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magores

I don't hear laowai or waiguoren very often in my daily life in Beijing.

Sometimes, I'll hear it when I go shopping in one of the 7 story wholesale "malls" that Beijing has. I have big feet (by Chinese standards), so I have to go to wholesale markets to find my size. And, I'm cheap, so I buy electronics in Zhongguancun, rather than normal stores.

I'll walk into an area, and someone, usually an "ayi", will say "Laowai lai le" or "Waiguoren lai le". I just look at them, smile, and say, "Dui. Wo dao le." It gets a giggle every time.

Never had any problems at all.

Much more pleaseant way to go about my business than worrying about what the person might have been trying to insinuate.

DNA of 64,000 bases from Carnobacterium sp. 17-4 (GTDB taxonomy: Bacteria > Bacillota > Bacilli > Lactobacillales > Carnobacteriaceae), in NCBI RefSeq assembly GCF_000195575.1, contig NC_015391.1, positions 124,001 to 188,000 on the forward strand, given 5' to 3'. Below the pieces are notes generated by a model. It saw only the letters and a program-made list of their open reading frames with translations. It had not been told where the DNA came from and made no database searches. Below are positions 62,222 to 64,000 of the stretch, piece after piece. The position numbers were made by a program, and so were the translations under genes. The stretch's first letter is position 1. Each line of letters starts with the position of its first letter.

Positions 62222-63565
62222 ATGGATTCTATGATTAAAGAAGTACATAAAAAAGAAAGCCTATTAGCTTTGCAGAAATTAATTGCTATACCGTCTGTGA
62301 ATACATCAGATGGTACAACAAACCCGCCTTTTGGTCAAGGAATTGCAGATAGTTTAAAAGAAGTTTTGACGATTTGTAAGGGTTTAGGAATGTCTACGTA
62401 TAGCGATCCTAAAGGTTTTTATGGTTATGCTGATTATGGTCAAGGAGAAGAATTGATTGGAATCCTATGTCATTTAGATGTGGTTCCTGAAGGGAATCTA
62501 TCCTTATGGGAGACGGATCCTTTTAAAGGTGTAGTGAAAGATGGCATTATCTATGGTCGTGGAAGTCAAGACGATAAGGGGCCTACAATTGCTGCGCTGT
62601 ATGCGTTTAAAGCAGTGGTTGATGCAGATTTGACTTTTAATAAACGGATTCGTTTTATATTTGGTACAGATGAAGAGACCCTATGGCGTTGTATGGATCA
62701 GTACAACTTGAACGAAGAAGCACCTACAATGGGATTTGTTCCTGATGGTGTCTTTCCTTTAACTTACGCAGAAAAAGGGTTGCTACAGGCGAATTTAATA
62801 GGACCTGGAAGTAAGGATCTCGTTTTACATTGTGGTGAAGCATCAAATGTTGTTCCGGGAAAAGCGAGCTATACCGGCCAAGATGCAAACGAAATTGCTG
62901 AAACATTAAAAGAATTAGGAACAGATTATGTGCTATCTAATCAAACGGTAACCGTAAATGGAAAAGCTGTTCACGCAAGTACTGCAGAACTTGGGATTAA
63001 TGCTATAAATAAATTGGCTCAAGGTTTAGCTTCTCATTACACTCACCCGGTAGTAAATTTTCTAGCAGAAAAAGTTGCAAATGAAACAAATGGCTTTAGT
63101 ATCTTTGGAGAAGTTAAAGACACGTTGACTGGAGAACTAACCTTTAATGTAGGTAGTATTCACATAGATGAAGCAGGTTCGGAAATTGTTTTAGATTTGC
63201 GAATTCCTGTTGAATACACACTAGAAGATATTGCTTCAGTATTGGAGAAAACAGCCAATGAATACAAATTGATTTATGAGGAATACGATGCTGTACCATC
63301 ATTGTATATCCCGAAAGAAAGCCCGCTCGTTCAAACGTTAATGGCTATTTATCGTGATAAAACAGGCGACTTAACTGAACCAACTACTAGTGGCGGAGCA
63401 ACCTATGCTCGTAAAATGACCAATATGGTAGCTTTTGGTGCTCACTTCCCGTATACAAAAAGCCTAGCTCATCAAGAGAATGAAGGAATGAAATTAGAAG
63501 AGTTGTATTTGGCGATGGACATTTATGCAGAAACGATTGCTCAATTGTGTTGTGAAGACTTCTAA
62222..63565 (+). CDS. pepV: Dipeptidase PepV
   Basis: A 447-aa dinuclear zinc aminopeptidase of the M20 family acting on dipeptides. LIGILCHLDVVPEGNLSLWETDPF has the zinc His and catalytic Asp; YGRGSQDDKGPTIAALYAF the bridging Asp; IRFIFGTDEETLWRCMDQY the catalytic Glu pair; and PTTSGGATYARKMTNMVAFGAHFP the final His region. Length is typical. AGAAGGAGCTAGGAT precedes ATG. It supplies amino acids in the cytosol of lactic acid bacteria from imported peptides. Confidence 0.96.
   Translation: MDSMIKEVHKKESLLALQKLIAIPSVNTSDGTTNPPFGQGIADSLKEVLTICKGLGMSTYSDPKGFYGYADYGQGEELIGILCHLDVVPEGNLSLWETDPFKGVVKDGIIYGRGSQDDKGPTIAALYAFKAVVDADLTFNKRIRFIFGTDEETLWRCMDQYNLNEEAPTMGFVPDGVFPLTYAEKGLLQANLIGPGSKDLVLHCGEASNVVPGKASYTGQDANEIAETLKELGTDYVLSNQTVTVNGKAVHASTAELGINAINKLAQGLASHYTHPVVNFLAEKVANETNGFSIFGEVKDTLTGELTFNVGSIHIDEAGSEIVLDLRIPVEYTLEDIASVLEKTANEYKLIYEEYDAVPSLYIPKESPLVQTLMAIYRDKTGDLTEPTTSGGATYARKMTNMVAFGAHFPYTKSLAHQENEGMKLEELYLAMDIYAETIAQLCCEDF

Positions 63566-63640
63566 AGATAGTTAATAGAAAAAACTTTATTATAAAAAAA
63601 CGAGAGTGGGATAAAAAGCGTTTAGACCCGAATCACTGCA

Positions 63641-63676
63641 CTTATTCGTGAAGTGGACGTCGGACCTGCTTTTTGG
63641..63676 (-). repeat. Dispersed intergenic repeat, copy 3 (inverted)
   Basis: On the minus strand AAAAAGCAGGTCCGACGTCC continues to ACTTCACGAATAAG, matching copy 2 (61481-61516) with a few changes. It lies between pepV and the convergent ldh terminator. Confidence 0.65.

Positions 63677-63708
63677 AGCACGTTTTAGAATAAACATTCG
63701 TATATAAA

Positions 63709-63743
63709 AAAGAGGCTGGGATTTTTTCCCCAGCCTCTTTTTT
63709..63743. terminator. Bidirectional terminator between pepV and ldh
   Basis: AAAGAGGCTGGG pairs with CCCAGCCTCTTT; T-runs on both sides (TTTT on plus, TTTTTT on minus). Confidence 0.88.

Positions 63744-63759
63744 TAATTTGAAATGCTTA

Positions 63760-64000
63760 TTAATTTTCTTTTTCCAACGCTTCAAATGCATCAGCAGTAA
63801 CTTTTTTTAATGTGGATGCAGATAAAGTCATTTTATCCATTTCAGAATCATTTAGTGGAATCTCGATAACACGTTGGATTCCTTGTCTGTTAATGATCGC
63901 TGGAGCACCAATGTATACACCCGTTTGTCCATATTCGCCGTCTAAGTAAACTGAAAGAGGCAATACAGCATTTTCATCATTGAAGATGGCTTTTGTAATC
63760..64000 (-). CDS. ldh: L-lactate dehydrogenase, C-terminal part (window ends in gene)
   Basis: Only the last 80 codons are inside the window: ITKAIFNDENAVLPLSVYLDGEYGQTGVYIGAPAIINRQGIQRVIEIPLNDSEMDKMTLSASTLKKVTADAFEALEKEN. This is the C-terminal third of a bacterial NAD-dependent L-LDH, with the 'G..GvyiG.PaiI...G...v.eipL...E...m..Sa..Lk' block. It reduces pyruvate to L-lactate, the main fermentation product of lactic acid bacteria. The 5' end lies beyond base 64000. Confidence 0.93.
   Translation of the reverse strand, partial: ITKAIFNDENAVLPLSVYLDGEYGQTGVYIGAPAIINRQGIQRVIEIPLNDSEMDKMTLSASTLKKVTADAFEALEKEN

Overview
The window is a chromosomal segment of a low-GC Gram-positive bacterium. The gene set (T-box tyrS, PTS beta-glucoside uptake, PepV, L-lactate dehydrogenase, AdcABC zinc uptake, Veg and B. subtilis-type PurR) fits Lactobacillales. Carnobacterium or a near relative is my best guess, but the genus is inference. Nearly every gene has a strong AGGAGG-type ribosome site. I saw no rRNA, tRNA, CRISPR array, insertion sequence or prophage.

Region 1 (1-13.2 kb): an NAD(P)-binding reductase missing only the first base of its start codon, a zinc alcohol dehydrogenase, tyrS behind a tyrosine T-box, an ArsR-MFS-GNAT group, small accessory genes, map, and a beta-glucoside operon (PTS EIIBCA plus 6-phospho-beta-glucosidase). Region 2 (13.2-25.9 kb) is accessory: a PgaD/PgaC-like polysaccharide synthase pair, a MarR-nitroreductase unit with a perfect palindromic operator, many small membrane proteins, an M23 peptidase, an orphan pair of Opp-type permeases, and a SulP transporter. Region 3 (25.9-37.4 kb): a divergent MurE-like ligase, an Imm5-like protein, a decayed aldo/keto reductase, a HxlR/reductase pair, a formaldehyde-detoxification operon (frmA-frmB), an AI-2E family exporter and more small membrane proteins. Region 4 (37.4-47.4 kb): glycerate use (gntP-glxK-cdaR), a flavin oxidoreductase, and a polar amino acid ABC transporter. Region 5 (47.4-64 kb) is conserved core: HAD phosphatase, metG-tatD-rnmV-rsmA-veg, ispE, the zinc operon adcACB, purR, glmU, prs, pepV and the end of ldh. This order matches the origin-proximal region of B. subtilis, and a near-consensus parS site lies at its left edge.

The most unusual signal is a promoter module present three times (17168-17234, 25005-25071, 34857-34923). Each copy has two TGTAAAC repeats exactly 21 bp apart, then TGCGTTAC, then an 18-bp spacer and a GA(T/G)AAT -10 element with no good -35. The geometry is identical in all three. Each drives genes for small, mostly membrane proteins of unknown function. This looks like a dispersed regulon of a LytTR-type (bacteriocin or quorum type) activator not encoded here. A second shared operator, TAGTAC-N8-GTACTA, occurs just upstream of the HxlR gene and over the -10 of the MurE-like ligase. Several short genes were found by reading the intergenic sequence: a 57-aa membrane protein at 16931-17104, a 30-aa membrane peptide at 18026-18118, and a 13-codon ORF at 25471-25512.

At least, thats how I figure it.

Magores

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woliveri

My Bagua Shifu calls me LaoWai and I'm one of his most devoted students. I don't feel anything negative about it.

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gougou
'll walk into an area, and someone, usually an "ayi", will say "Laowai lai le" or "Waiguoren lai le".
When I went to my local fruit vendor the other day, they were having a merry family get-together behind their little kart, and somebody from the back exclaimed: 欧元来了!

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mrtoga

mandarinstudent talks some sense here. In the boonies we are something very different, remarkable in fact - so people make remarks about the fact. And the reason you do not hear the word in Beijing is simply because there are so many of us. It is no longer worth the exclamation!